Though I’m a voracious reader, I first encountered prolific author YUKIO MISHIMA (Kimitake Hiraoka, 1925–1970) through film. Paul Schrader’s Mishima: A Life in Four Chapters (1985) is set on the last day in Mishima’s life, mere hours before he and his private army tried to retake the country in the name of the emperor. Mishima, who wrote over 40 books, as well as over a dozen Kabuki and Noh plays, was nominated three times for a Nobel Prize in Literature. As a child, his father forbid his son from writing, and so it was that Mishima nursed two passions in secret: his love of language, and his homosexual desires. At one point, he nearly married Michiko Shouda, who went on to become Empress Michiko. His works run the gamut from the avant-garde sci-fi tale Utsukushii hoshi (Beautiful Star) to Kamen no Kokuhaku (Confessions of a Mask), a semi-autobiographical tale about a young boy coming to terms with his homosexuality. He was also a talented actor and movie director; his Black Lizard (1968) is particularly great, while 1969’s Hitokiri is haunting in hindsight, thanks to its theme of disillusionment and references to ritual seppuku. In the end, Mishima’s call to action went ignored by his countrymen; and he took his own life by seppuku. It was a fitting death for a man who had become disillusioned by the materialism of modern Japan, and ached for a return to traditional Japanese ways — yet it was a tragic end for a 45-year-old who had so much left to give.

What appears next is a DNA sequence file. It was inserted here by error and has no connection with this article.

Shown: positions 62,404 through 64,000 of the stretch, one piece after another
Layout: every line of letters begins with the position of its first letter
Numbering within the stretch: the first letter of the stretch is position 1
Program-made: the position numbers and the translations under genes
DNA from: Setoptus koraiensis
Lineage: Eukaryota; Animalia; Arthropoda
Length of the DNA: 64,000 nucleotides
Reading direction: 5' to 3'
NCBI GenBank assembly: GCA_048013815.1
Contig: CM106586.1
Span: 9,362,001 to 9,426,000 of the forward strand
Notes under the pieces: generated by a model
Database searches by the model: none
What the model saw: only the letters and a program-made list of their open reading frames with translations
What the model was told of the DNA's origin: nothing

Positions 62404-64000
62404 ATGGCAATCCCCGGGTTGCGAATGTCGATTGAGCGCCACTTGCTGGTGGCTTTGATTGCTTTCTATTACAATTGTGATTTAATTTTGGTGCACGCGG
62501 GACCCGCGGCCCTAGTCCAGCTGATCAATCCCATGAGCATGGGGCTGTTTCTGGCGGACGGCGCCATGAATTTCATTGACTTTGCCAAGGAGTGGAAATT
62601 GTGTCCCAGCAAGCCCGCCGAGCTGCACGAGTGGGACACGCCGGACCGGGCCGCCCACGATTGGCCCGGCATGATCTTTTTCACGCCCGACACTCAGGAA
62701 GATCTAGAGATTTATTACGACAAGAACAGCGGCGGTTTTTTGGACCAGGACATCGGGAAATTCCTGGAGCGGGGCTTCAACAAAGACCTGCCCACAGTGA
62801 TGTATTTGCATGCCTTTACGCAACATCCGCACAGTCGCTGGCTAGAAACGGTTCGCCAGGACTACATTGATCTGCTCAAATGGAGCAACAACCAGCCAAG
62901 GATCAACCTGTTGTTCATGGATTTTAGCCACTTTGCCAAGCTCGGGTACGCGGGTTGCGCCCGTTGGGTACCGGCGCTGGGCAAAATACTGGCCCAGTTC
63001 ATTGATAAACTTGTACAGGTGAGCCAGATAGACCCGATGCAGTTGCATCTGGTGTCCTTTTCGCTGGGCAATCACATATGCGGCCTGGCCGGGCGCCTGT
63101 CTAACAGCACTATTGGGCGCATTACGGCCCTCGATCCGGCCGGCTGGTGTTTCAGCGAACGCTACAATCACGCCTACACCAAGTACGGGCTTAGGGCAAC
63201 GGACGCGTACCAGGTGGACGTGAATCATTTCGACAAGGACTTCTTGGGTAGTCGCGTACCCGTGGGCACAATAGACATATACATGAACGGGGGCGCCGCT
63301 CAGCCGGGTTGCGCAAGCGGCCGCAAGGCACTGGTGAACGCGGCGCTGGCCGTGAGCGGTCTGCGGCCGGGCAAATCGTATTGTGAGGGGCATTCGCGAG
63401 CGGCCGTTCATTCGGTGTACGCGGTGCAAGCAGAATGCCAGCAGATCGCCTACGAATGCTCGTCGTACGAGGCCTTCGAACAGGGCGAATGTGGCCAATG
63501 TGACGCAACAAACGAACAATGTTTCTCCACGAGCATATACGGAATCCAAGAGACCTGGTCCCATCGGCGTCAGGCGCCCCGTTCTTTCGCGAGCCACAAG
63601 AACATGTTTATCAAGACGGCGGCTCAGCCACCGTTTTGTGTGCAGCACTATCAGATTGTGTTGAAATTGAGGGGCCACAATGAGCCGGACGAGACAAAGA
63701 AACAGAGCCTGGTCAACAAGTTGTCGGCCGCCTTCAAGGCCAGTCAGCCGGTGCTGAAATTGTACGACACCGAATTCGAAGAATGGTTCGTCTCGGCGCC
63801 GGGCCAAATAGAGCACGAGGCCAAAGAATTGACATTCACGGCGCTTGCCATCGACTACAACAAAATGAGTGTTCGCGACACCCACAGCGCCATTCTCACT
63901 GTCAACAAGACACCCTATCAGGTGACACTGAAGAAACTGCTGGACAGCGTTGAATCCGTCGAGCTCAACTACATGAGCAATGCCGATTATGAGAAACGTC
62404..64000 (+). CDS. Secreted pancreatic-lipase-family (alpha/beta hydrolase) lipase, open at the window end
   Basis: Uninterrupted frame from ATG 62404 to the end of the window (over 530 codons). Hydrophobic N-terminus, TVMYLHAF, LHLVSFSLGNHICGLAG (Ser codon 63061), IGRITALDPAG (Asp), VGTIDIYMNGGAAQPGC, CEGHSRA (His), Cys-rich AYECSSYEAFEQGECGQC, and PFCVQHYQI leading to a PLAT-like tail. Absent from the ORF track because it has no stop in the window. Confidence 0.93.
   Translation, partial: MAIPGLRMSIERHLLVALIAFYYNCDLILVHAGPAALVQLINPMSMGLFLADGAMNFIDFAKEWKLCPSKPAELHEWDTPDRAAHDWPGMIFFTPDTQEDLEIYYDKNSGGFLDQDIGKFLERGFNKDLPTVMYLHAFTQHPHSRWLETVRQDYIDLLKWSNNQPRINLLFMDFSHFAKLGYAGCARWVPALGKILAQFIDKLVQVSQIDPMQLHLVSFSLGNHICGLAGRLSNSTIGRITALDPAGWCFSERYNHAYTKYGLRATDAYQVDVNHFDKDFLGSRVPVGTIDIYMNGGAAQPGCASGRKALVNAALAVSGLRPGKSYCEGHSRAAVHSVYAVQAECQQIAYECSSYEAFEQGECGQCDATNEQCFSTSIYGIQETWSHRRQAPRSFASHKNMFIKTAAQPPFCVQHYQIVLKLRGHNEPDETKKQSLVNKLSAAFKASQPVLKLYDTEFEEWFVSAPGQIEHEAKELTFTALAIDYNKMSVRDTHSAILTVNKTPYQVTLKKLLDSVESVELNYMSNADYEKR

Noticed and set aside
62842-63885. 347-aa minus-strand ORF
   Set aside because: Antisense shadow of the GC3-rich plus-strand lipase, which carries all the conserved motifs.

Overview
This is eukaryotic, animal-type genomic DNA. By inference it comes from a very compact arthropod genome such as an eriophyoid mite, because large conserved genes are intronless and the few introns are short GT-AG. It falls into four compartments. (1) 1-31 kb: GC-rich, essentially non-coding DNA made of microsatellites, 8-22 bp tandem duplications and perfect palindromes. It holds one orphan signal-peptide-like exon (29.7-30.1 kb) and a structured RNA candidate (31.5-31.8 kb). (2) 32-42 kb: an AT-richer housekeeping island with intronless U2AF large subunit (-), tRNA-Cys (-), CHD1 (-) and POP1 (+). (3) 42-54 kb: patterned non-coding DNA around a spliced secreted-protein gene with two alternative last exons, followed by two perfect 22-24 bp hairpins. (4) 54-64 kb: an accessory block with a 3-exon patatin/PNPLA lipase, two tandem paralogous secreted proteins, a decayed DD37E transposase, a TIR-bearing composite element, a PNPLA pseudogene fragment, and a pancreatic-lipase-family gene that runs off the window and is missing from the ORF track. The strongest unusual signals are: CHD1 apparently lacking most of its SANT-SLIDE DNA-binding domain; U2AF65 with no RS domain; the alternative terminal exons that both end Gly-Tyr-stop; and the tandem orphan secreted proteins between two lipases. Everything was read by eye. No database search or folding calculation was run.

READ MORE about members of the Postmodernist Generation (1924-33).